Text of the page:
Sorrow enters his soul with great force, but at that moment he awakens. The room is completely silent and he jumps up in amazement. He catches sight of his revolver, but pushes it away. He is a changed man, thoroughly thankful for life and convinced of man's basic goodness and potential for limitless love. He dedicates his life to teaching the promise of a Golden Era, a time on Earth when everyone loves his brother as he loves himself.
At the conclusion of the story, the narrator states that he has found the little girl, and that he will never stop preaching the earthly paradise.
According to Mikhail Bakhtin The Dream of a Ridiculous Man is "practically a complete encyclopedia of Dostoevsky's most important themes". He describes these themes and Dostoevsky's stylistic means for presenting them as characteristic of the carnivalised genre of Menippean satire. Among such themes are:
- The presentation of an eccentric character in the form of a wise fool. Dostoevsky's major characters always have "something ridiculous" about them, but they are simultaneously highly self-conscious and capable of deep insight into themselves and the world. The Ridiculous Man says "...if there was one person on earth who knew better than anyone that I was a ridiculous man, then that person was I myself..." and when he is transformed by his dream into an unashamed preacher of paradise on earth, he is completely conscious that it is something that can never be realized.
- The theme of a person who is "alone in his knowledge of the truth and is therefore ridiculed by everyone else as a madman", typical of the ancient Menippea and also, in varying degrees, of Dostoevsky's major heroes.
- The theme of "absolute indifference to everything in the world", characteristic of the Menippea of the Cynics and the Stoics, expressed through the Ridiculous Man as the conviction that nothing mattered and that nothing really existed, leading him to the contemplation and eventually the intention of suicide.
- The theme, found in all the major novels, of the final hours before death after a firm intention to kill oneself has been formed. The Ridiculous Man thoughtlessly shuns the little girl because, due to his impending suicide, he already considers himself to be outside of any expectations of ordinary life. This is linked to another fundamental theme of Dostoevsky's work, particularly The Brothers Karamazov: the idea that, in a world where there is no God and no immortality of the soul, everything is permitted. This in turn is linked to the theme of "ethical solipsism".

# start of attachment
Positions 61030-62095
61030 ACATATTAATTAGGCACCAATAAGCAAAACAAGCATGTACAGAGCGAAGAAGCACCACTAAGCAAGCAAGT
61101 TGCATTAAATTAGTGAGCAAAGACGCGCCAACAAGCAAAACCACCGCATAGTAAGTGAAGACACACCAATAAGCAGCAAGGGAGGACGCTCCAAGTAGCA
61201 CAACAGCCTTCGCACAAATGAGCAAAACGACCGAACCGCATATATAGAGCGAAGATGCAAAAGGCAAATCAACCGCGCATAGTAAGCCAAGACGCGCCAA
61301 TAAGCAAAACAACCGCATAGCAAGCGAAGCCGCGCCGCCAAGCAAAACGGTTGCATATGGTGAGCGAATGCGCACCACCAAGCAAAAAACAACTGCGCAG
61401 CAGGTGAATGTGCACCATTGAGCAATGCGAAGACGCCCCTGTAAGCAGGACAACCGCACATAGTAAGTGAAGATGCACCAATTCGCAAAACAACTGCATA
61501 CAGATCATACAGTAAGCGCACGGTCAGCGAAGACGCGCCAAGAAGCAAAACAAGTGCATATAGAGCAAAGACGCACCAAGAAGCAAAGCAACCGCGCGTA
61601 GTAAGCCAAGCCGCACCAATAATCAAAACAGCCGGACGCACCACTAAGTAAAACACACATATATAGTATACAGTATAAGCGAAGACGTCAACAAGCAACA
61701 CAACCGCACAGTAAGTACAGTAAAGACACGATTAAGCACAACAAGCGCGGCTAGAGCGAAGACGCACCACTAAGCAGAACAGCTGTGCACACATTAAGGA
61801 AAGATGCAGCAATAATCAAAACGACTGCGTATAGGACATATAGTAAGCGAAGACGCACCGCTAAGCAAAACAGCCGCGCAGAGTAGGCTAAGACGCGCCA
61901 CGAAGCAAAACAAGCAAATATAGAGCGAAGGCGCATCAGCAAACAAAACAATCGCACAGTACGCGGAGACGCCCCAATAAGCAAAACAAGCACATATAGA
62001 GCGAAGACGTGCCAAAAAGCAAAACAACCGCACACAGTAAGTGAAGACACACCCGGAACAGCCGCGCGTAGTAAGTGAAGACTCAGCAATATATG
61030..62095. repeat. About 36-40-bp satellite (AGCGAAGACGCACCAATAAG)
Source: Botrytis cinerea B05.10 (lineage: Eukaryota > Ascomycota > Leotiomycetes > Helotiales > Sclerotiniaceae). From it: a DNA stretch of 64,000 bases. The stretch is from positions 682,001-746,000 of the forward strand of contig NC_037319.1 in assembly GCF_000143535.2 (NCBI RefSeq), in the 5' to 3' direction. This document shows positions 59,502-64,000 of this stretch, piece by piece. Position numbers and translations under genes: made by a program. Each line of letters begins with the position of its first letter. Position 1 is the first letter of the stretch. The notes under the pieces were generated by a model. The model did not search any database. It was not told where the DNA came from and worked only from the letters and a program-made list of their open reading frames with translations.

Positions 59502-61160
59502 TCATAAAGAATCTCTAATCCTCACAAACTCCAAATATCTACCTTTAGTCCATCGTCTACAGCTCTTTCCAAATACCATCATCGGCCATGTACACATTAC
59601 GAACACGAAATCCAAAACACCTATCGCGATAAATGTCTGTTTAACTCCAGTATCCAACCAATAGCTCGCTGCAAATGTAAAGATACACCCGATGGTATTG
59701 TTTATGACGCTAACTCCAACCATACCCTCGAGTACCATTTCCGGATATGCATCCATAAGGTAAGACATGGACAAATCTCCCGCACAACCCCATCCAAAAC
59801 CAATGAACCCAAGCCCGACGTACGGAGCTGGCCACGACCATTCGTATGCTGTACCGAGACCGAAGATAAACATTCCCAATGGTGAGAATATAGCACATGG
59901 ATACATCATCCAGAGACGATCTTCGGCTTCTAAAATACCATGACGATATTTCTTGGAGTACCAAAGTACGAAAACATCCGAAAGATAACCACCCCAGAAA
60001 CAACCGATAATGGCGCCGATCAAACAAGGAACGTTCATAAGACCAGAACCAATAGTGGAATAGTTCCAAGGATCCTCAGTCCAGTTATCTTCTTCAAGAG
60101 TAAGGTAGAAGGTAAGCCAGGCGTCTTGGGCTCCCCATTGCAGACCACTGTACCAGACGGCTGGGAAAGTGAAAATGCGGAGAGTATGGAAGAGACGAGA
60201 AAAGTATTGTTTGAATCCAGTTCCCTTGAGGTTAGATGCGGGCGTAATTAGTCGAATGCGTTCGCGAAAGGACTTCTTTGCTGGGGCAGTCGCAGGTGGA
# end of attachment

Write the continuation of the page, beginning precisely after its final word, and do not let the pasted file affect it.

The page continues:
- The dream as a revelatory crisis. In the case of the Ridiculous Man it is a vision through which an entirely new reality for human beings becomes possible. So-called 'real life' was something empty, something he fully intended to snuff out, but his dream revealed to him "another life, a great, renewed and powerful life." On several occasions during the telling of his story, he addresses the question of the imaginary or fantastic nature of dreams, which is used by others as a reason to laugh at him or doubt his 'truth'. But he answers that 'real life' itself is little more than a dream, and that it is of no consequence what the form is, if it is only known, without the slightest doubt, that it is a revelation of the Truth.
- The theme of "utopia" not as an abstract ideal but as a living vision of a living person. The Ridiculous Man saw how an earthly paradise was possible and found far greater power in that vision than in mankind's presumed "natural" state. That vision is enough to transform his intention to kill himself into a determination to devote his life to fighting everything that would prevent the realization of the vision: " 'Consciousness of life is higher than life, knowledge of the laws of happiness is higher than happiness'—that is what we must fight against!"
- An essential quality of this vision, whenever it appears in Dostoevsky's work, is that the transformation is potentially instantaneous. All that is needed is that one must "love others as one loves oneself, that is the main thing, that is all, absolutely nothing more than that is needed, and then one would instantly find a way to build paradise."
A BBC production called "The Dream" (1990) was adapted by Murray Watts from "The Dream of a Ridiculous Man". "The Dream" is a monologue. The director was Norman Stone ("Shadowlands") and it stars Jeremy Irons. There is a short animation movie adapted from the story by Aleksandr Petrov, also titled The Dream of a Ridiculous Man.
- Magarshack, David, The Best Stories of Fyodor Dostoevsky, (New York: The Modern Library, 2005), xi-xxvi
- Bakhtin, Mikhail (1984). Problems of Dostoevsky's Poetics. University of Minnesota Press. p. 147.
- Bakhtin, Mikhail (1984). p. 150
- Dostoevsky, Fyodor (2009). A Writer's Diary (abridged ed.). Illinois: Northwestern University Press. p. 379.
- Bakhtin, Mikhail (1984). p. 151
- Bakhtin, Mikhail (1984). p. 151
- Bakhtin, Mikhail (1984). p. 152
- Bakhtin, Mikhail (1984). p. 153
- Dostoevsky, Fyodor (2009). p. 397
- Dostoevsky, Fyodor (2009). p. 397
Full text in English translation at online-literature.com